Dry cleaners, black pants, me dropping off this morning.
I check pockets, front and back, my hands inspecting the silk lining.
One was a pair we brought from the US, what quality.
Two pants, zubbon, ni hon, two pairs.
Red member card, black pants, every thread smooth
while I sneaked a look at the clerk’s hair, so clearly a hair piece.
He smokes near the front door, then strides inside, when a customer arrives.
Nothing phases this man and in the maybe three years we’ve gone to him, he’s never really inquired about our whereabouts
or done much more than smile. He is a smile.
He, with his salt and pepper plume, everyday pressed fresh polos. Longish nails, maybe a bit yellowed, pushing buttons on his computer. Uchiyama san.
Folding the pant leg, my elbow bumps my handbag and a sudden spray of the contents–clatter go three tubes of lipgloss, two Herbert Smith plastic pens, the good ones, and the pummpphh of my wallet, vintage canvas Dior. He leaned over the width of the white laminate counter and BAM, my leopard flat coming down on the obvious tampon, blue and white plastic wrapper. He gave a bit of a laugh. Oh, man. Bam, if it were a roach, it’d be dead.
This, in a culture that says lipstick is for applying at home. Eating is for the dining room, not on a train, certainly not while walking out in public. Drugstore clerks package such feminine products, along with condoms and all that other private stuff, in opaque black bags. They tape the top and that is that.
Oh no, another one. My cheeks pale as I clopp on another misfit tampon, which, again, he sees, right now.
“Do you have anything more down there?” Oh, wait. He points. His fingernail, his hand and gaze don’t lie; there, just under the cutouts of white lace grazing the tile floor is my mascara tube. Thank you. Excuse me. Thank you and excuse me.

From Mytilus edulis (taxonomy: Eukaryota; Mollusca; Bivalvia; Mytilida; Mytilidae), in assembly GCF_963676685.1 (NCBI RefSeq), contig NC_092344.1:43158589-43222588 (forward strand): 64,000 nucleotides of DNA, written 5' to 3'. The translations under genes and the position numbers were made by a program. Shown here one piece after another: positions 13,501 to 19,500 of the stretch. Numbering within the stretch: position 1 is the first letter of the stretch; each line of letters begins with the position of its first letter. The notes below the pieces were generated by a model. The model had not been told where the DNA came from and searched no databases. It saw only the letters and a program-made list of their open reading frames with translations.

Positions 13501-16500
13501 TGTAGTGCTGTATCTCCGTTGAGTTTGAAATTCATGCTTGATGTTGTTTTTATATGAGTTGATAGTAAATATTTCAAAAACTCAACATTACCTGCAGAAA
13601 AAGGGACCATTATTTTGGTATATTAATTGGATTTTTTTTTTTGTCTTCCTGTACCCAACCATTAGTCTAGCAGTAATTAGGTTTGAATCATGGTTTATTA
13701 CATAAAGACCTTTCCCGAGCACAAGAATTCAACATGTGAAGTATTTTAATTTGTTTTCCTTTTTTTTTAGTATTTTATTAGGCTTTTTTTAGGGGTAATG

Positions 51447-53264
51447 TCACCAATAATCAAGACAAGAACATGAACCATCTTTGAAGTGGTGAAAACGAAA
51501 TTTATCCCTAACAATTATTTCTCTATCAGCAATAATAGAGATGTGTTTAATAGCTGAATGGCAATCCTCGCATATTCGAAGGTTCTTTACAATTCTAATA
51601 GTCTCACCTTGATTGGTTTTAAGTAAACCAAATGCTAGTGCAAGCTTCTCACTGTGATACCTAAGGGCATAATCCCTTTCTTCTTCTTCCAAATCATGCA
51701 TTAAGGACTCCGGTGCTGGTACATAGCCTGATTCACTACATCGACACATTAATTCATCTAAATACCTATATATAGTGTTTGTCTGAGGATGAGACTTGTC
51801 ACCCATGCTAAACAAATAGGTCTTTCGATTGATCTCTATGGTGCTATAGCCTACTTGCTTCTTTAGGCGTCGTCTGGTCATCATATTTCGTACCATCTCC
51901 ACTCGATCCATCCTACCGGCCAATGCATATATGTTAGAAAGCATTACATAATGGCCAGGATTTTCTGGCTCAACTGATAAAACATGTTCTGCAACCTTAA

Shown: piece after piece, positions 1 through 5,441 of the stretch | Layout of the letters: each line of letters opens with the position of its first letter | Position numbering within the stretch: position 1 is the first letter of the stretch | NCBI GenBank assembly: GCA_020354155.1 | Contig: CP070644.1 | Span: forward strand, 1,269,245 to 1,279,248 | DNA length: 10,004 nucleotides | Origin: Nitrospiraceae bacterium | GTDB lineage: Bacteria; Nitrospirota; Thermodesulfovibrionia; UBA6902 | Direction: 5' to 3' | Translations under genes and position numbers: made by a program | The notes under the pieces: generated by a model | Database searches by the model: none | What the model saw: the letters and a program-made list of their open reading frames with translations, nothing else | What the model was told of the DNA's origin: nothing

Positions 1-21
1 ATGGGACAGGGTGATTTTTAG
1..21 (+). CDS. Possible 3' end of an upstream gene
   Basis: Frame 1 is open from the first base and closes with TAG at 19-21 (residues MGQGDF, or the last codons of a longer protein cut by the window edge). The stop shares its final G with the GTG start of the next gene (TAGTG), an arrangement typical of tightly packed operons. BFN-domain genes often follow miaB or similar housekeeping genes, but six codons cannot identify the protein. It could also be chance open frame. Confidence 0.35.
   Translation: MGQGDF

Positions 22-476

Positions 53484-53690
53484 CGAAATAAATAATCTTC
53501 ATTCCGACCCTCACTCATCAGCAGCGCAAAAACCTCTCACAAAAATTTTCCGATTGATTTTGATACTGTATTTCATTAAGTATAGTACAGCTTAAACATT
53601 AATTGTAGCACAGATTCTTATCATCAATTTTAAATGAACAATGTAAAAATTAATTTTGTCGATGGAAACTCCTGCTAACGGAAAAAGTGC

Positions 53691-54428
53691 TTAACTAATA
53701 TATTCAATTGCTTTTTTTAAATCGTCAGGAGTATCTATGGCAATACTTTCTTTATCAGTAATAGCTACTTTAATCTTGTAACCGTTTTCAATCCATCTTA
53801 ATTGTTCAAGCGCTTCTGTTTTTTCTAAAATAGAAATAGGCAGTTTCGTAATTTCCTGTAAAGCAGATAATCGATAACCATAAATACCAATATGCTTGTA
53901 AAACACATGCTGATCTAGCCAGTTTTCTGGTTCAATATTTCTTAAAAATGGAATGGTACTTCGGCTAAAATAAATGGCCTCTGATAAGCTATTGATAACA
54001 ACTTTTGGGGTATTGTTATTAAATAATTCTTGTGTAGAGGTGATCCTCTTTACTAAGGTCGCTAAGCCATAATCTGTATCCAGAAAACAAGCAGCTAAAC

All these things meant for home. This is why women use quilted pouches, any pouches. It is more feminine, perhaps, to keep these things out of public view. Sometimes it is good to protect or maintain what is personal.
I didn’t grow up with my mom teaching me all of these things. I didn’t improvise, clearly. We didn’t have such mother/girl time as that. In the short moments picking up my mascara, I remember an awful thing: it is ninth grade. I have a heavy backpack. I have a heavy need to both blend in and especially, only gorgeously stick-out. I may have even carried my drill team wooden rifle. Boom, my back is struck with the weight of some enormously big kid. My books fall. Papers are strewn, absolutely strewn and I am suddenly in a an afterschool special, white papers blowing. Why did I have so many papers? Could they not have been better secured? The hulktacular football player is gone, but you know what’s there? I have a faint recollection that there, on the ground of JP Taravella High School were tampons or liners, one of them. They are many. I am mortified while a stream
I zip close my pocketbook. It is so deliberate, a dainty, pinky-up action with ferocity.
I almost want to show him; look, I will not make this mistake again.
I push out the kickstand and I am whirring back home.